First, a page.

Dressing rooms are an important, but often neglected part of the customer journey. Shoppers frequently make their purchase decisions in poorly lit rooms, sometimes without a mirror. And if they need another clothing size, they have to flag down a sales associate. But like other areas in retail, dressing rooms are getting a makeover. At the National Retail Federation's Big Show this week, tech vendors showed off interactive mirrors that remember the clothing you've tried on and make suggestions, among other services. EBay provided demos of the dressing room that it built for fashion brand Rebecca Minkoff.
These dressing rooms include mirrors/touch screens that allow customers to adjust the lighting and through a tracking system, can identify the customer and make clothing suggestions. The system also remembers which clothes are brought into the dressing room via RFID tags. And if customers need another size, they can tap a button to ask a sales associate to bring them the item.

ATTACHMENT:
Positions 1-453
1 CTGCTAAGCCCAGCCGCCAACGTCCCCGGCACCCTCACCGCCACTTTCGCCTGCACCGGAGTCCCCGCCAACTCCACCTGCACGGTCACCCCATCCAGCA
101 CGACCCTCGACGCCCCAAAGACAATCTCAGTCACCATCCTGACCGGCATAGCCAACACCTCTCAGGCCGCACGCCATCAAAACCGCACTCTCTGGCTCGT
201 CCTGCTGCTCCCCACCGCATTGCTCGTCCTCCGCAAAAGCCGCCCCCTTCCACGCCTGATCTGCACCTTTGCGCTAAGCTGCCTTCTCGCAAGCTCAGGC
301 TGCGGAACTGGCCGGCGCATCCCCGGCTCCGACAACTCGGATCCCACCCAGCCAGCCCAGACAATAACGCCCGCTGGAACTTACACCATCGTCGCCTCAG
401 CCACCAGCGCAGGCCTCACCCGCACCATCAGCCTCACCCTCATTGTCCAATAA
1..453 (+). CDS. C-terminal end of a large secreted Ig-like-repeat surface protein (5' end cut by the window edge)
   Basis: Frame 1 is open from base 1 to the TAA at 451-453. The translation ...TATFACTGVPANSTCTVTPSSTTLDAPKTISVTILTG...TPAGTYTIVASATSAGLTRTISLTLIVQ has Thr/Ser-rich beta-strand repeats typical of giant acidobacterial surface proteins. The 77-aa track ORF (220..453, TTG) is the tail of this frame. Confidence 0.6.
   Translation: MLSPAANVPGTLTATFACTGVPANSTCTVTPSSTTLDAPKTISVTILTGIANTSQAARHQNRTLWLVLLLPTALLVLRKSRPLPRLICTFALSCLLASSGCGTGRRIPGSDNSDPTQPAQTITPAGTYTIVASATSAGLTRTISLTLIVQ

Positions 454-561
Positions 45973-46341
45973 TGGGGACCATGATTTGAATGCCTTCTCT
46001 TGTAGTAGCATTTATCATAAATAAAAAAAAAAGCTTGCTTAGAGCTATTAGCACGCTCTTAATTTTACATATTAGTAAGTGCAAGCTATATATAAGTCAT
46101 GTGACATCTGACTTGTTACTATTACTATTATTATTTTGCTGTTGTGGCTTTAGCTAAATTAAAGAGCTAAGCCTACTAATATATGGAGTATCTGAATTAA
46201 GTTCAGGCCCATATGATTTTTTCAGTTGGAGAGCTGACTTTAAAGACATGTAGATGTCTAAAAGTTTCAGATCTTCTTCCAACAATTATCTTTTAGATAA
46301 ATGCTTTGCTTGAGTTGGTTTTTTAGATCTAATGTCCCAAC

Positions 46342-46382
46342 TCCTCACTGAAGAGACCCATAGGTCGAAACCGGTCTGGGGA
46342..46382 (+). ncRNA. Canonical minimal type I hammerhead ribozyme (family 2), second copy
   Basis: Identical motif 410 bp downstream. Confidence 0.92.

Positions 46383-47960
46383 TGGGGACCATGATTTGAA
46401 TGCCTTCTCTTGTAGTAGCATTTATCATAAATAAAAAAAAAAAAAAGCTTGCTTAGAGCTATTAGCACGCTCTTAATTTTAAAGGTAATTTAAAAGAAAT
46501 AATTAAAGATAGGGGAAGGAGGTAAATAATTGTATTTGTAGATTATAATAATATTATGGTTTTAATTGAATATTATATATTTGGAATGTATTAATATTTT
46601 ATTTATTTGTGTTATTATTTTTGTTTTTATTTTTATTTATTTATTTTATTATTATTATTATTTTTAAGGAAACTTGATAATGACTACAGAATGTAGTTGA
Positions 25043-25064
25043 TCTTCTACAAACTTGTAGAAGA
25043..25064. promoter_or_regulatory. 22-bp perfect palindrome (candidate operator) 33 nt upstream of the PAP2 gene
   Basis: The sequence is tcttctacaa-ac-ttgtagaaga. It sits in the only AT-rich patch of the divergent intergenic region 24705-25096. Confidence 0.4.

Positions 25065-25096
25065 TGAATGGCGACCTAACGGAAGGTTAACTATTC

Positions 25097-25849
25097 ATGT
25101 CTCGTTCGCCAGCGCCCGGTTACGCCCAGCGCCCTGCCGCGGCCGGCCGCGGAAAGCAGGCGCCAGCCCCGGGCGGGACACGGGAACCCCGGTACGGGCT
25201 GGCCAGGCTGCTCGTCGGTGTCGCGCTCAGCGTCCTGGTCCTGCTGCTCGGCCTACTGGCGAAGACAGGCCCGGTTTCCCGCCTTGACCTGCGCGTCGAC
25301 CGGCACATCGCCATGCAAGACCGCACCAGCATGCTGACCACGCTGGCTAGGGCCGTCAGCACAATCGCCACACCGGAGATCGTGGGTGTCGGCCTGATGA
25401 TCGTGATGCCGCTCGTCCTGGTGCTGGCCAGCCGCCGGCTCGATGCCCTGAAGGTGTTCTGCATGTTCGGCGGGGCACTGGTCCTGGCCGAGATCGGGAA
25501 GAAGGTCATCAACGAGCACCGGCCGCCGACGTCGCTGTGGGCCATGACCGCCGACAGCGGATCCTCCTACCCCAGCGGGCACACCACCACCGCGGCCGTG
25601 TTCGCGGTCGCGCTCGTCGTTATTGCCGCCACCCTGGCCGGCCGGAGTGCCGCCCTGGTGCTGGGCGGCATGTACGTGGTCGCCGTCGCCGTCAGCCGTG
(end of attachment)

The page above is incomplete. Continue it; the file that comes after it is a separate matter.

When customers are done, they can scan the items on the screen and an associate will place the merchandise in a shopping bag outside the dressing room. Also, customers can enter their email address to have the dressing room send them a list of the clothing they didn't purchase in a size or color the store doesn't have so they can purchase it online. These dressing rooms are at Rebecca Minkoff's flagship stores in New York, Los Angeles, San Francisco, and Tokyo.
Another vendor, Ipsos Retail Performance, also offers interactive dressing rooms that track clothing through RFID tags. Ipsos' mirror included an attached tablet for customers to use, which reduces the fingerprints that inevitably appear on a touch screen mirror. Other companies have also rolled out interactive mirrors. A few years ago Cisco unveiled a mirror that virtually displays outfits on top of your image, allowing shoppers to mix and match clothing while standing in the store.
It remains unclear though, if enough shoppers will consider trading their email address or phone number for a personalized dressing room experience worthwhile. Then again, shoppers already create profiles to shop online and are asked for their email addresses and zip codes at check out counters, so a mirror that asks for your email address could be just another part of today's retail experience.